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Minister Coughlan announces significant changes to Animal Health Regime

The Minister for Agriculture and Food, Mary Coughlan T.D., has announced significant changes to the animal health regime together with revising aspects of the valuation system and the legislation on dealers. The new measures, which were outlined by the Minister on Friday evening at the Fianna Fáil Ard Fheis, are designed to lessen the burden on farmers and streamline procedures safeguarding animal health.

The Minister, who had initiated a review of existing control measures over recent months, confirmed that she was now in a position to: -

  • exempt bulls from fattening herds which go direct for slaughter from the Brucellosis testing requirements,
  • remove the potential penalty - of between 2% and 25% - on the valuation element of compensation where bought-in cattle are not post-movement tested,
  • extend the range of marts used for calculating guideline prices and to make technical changes to the way that suckler cows are valued,
  • raise the ceilings for individual animals from €2540 to €2800 and from €3175 to €3500 for a pedigree stock bull,
  • reduce the charge to €50 for appeals by farmers for 1 - 4 cattle with pro-rata rates for numbers above that,
  • define a dealer in cattle and pigs as a person who buys and resells within 30 days rather than the current 45 days, and
  • exclude from the scope of the dealers legislation those who buy and re-sell relatively small numbers of animals annually and also those who act exclusively as agents.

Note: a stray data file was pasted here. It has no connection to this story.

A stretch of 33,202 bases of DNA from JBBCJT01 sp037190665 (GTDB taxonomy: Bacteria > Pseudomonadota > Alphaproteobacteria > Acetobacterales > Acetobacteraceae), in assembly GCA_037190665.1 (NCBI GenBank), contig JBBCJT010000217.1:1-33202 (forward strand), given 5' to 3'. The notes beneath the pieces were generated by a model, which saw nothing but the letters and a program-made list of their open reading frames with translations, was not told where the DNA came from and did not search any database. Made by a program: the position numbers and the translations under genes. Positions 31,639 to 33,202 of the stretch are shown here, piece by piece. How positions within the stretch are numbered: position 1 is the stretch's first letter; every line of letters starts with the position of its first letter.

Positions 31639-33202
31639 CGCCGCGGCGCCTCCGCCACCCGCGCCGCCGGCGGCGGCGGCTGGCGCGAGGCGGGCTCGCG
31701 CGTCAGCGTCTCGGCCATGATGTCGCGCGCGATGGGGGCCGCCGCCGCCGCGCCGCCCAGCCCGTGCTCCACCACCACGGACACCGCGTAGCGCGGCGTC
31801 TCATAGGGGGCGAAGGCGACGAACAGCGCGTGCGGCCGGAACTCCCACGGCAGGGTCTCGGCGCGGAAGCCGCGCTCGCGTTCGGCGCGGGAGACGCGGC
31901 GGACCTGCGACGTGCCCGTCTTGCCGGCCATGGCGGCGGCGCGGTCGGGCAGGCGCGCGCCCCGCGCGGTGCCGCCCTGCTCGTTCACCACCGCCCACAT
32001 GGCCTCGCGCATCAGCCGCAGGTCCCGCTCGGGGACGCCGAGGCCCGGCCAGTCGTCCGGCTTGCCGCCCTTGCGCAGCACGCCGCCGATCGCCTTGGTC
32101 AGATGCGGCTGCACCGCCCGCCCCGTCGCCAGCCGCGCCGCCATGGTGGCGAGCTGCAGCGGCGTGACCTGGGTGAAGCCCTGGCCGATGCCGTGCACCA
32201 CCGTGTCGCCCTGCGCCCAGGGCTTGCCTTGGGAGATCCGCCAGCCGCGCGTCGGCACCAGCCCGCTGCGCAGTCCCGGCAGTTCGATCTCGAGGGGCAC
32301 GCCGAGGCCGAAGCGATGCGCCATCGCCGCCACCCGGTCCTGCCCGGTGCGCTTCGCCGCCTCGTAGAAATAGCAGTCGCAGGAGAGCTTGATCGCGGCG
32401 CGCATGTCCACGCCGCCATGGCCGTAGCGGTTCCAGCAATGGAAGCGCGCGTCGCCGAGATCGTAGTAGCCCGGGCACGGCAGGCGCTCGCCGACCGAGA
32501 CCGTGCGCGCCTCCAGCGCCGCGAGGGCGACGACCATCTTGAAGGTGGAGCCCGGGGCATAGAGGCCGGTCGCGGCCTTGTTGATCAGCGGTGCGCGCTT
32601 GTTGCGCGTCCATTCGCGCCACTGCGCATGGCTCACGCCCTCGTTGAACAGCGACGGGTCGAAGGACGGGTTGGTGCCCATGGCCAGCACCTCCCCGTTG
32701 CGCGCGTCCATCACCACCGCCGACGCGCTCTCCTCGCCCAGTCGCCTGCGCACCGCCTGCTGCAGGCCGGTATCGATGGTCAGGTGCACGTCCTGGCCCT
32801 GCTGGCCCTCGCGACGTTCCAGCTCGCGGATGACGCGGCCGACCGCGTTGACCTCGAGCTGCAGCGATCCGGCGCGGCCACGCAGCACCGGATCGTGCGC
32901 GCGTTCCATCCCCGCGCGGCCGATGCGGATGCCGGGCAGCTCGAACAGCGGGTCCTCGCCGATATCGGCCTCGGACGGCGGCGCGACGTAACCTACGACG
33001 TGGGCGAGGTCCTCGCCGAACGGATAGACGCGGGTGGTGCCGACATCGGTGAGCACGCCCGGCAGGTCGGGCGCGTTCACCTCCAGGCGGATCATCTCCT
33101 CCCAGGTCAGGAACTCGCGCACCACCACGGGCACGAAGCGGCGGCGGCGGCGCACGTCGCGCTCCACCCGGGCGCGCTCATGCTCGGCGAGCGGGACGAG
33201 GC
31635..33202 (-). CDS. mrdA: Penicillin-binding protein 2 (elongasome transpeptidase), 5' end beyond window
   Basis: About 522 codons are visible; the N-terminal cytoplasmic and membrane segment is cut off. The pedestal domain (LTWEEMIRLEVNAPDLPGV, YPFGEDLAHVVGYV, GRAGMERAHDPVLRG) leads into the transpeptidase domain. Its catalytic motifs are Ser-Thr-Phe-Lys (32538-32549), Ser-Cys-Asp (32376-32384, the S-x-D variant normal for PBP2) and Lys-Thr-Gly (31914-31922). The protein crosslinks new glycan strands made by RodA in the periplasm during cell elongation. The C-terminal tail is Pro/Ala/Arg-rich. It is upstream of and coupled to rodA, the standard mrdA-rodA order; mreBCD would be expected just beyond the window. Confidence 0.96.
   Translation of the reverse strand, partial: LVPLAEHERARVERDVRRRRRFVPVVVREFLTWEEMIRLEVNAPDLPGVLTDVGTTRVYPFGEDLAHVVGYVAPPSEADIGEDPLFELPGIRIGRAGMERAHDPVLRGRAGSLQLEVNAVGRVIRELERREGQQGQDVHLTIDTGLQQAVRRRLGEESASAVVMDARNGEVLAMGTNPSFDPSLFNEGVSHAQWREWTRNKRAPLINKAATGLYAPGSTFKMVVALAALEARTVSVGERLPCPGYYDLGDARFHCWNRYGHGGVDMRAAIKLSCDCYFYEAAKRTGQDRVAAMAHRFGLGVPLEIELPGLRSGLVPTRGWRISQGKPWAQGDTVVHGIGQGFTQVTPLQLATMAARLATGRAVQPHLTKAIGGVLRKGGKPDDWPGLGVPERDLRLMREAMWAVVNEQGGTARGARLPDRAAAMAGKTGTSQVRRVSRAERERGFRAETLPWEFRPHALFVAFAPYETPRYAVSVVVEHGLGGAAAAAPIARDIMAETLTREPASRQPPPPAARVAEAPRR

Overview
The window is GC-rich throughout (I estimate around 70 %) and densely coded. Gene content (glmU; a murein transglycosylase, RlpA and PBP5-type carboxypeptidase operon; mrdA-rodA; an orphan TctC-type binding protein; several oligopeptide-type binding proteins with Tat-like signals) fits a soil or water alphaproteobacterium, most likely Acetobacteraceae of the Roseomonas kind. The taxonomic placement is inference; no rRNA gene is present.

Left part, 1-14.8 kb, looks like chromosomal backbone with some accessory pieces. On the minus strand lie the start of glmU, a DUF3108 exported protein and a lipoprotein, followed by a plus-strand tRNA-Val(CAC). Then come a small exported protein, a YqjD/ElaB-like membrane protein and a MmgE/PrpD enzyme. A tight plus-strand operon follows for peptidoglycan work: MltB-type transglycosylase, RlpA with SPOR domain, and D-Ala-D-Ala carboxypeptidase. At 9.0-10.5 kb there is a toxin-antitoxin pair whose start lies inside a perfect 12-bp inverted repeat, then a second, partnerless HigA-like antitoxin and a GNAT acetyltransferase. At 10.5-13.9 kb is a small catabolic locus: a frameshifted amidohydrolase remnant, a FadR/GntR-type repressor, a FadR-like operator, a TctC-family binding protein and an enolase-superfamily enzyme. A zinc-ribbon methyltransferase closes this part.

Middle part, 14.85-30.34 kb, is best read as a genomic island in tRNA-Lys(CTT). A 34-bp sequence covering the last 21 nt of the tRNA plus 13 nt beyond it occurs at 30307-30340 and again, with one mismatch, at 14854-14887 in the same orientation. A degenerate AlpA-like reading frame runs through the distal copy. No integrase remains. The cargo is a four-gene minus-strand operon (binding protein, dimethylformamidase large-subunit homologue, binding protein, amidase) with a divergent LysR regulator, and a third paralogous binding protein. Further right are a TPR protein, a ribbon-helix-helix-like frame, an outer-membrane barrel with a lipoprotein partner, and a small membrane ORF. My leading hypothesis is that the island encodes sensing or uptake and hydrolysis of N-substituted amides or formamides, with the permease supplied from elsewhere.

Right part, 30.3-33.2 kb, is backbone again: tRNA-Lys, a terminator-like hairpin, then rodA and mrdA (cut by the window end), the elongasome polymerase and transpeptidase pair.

Highlighting the significant improvement in animal disease rates in recent years, Minister Coughlan said, "A number of serious animal diseases have threatened both consumer confidence and the industry in recent years. The controls we have in place to protect our farm animals are however some of the best in Europe. As a result, and with the co-operation of farmers and the industry, we have seen a significant improvement in the overall disease situation and particularly with issues such as BSE, Brucellosis and TB."

The Minister said that notwithstanding the relatively positive outlook, the sector should not become complacent and that the premature dropping of still necessary controls measures must be avoided. She said that other non-regulated diseases must also be addressed and that the sector must be prepared to deal with on-going threats from an increasing number of exotic diseases. Minister Coughlan confirmed that she intended to progress a Herd Health Initiative this year to deal with non-regulated diseases. She also said that she would continue to update and refine contingency measures to ensure that any disease threat can be dealt with effectively.

"I am confident that the changes I am announcing today will lessen the burden on farmers and streamline procedures, while also making sure that we retain one of the best animal health regimes in Europe", she said.

Concluding, Minister Coughlan confirmed to delegates at the Ard Fheis that she would also review the Brucellosis regime later this year after the calving season has ended. She also said that she intended to give further consideration to proposals for change to the supplementary compensation schemes during her value for money expenditure review, already underway on the TB scheme.

23 March, 2007

Date Released: 23 March 2007